As anticipated, the interrogations continue from the previous episode. It’s now the turn of everyone else to be questioned and scored although we as viewers are more interested in Owen’s responses, which explains why the others are barely given any attention. This time, Owen did indeed consume the pill and experiences dramatic alienating from the world and people around him. He’s probably so convinced of the other reality he spent a lifetime in, he starts distancing himself from his dominating in-dream wife. Ironically, Annie is the one who’s trying to establish contact with Owen now when she was the one who pushed him away in the season opener.
We also no longer need to speculate on Owen’s condition. Mantleray’s diagnosis lays out in clear terms that Owen has paranoid schizophrenia, delusional identity construct and perpetual cowardice. That last bit is particularly heartbreaking as Owen sort of resigns to his illness and walks back to his pod with droopy shoulders and a general grudging look, convinced the world wouldn’t be affected in the slightest if he were to not exist. Quite a contrast from the first episode where he was convinced he’d save the world. His tremors and hallucinations have also disappeared while he’s in the facility although that could change once the trials are over.
As Owen and Annie revel in their back and forth, some intriguing things come to the limelight about Mantleray. Turns out the supercomputer has been imbibed with the personality and voice of his own real-life mother with whom he shares a strange, at times repugnant, bond. As the mother, Field is the world’s finest therapist and served as the inspiration for Mantleray to develop a pill that will eliminate the need for people to visit therapy in times of need. With the supercomputer now programmed to feel emotion, it starts to increasingly resemble HAL from 2001: A Space Odyssey although it hasn’t attained that level of malice yet.
In its current format, the show could virtually continue with numerous realities and setups at its disposal. We get a hint of this in the final moments when Annie enters the third and final reality resembling a fantasy world. The sharp structuring and writing mean the showrunners are free to imagine Annie and Owen’s dream world as being anything from a spy-thriller to a science-fiction based alien invasion to a family drama to an action-adventure on the lines of Indiana Jones or Uncharted. All they’d need to do is to come up with a justification for a longer trial of say, 5 instead of three consecutive drugs (D, E, G, F, H?) and they’re set.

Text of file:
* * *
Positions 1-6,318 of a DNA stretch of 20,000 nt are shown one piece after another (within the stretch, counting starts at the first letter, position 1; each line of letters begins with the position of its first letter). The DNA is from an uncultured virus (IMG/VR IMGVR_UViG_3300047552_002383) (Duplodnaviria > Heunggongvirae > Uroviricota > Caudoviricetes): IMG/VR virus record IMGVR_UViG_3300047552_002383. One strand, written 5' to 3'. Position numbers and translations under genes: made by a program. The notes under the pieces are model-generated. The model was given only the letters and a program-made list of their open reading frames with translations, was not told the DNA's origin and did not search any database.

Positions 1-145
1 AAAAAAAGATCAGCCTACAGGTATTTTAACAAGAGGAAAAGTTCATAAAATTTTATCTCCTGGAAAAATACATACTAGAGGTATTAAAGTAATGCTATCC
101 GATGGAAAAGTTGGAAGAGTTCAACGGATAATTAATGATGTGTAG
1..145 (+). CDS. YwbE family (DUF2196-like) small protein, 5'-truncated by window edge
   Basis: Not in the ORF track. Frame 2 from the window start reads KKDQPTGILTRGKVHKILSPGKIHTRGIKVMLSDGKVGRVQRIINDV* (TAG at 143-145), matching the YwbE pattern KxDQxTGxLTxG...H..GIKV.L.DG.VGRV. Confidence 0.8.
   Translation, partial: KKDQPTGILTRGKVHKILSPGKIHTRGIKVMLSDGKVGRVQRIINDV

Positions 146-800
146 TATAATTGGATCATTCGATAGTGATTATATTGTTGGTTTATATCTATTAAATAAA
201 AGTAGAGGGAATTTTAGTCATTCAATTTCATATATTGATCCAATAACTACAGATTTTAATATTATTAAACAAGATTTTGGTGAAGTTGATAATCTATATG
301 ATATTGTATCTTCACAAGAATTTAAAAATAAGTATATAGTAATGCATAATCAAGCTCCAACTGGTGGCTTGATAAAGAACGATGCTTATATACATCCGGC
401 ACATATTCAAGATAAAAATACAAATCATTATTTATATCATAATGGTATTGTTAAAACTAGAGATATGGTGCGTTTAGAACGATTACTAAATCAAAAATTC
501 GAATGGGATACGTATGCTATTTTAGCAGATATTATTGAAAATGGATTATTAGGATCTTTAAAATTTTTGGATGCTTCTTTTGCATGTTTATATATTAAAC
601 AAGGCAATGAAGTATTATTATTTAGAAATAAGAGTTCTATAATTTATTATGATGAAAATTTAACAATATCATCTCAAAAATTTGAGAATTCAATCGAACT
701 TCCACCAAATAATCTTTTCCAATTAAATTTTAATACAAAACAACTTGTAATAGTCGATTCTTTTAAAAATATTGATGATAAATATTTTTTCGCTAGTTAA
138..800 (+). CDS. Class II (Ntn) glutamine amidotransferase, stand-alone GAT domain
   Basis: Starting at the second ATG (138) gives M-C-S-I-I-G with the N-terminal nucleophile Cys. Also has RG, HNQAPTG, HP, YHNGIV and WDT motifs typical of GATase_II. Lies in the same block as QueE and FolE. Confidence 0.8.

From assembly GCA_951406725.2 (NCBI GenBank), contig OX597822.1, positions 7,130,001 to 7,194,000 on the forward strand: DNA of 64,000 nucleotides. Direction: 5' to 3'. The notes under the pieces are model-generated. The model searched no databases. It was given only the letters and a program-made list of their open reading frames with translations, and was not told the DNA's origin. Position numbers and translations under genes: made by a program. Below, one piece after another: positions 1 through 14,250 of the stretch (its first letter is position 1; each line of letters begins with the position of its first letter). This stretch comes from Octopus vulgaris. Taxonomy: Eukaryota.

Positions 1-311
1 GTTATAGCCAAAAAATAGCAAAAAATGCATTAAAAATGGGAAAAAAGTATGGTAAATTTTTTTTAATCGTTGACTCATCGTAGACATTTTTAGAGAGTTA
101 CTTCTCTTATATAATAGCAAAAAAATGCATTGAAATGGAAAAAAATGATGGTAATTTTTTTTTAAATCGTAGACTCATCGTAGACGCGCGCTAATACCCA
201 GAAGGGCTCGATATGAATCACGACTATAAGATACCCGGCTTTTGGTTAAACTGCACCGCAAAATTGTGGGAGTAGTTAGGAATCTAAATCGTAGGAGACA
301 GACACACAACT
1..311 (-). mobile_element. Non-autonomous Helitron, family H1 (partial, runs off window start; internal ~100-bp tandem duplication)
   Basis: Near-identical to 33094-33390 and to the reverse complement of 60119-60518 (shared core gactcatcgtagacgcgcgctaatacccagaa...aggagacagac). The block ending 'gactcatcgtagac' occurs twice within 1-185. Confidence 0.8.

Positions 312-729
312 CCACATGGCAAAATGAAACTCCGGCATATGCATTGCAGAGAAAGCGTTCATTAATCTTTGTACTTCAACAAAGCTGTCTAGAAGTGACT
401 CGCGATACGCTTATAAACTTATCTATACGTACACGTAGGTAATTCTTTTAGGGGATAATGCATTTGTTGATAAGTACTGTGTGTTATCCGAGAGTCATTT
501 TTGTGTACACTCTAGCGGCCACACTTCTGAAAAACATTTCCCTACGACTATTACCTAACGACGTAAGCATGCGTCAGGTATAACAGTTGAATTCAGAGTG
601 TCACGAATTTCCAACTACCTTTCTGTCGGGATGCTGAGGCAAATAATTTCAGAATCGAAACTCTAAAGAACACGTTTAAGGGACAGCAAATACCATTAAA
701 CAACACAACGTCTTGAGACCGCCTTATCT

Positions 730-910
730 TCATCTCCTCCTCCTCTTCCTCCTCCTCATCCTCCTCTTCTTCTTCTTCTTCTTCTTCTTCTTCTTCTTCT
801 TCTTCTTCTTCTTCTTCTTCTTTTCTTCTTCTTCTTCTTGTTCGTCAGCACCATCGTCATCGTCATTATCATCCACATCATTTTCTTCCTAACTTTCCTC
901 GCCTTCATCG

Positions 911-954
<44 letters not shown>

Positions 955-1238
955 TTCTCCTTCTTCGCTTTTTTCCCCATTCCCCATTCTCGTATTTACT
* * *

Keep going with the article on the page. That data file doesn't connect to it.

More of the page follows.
The fact that all episodes have been helmed by a singular director Cary Joji Fukunaga brings a sense of tonal consistency into the proceedings. Episodes all feel like a part of a continuous narrative, like a 6 hour movie broken down for the sake of a miniseries, with some cliffhangers thrown in for good measure. Checking the writer’s list reveals largely three people involved in the day-to-day writing – Patrick Somerwille and Caroline Williams with others assisting on an episode basis. This setup, evocative of Netflix’s Stranger Things ensures things connect well from one episode to the next.
Whether it decides to have a second season following this approach is debatable at best. For now, I’m excited to see if the supercomputer GRTA turns evil and unleashes some madness that traps everyone in a perpetual alternate reality. Despite a slow start, Maniac is getting gradually gripping and I hope the show finishes on a high-point leaving us thirsty for more.
Overall Score: 8.5 out of 10.0
We’re doing individual episode reviews of Maniac. Even though all episodes are out on Netflix, viewers may want to savor the show one episode at a time. These episode reviews may contain spoilers so discretion is advised while reading them.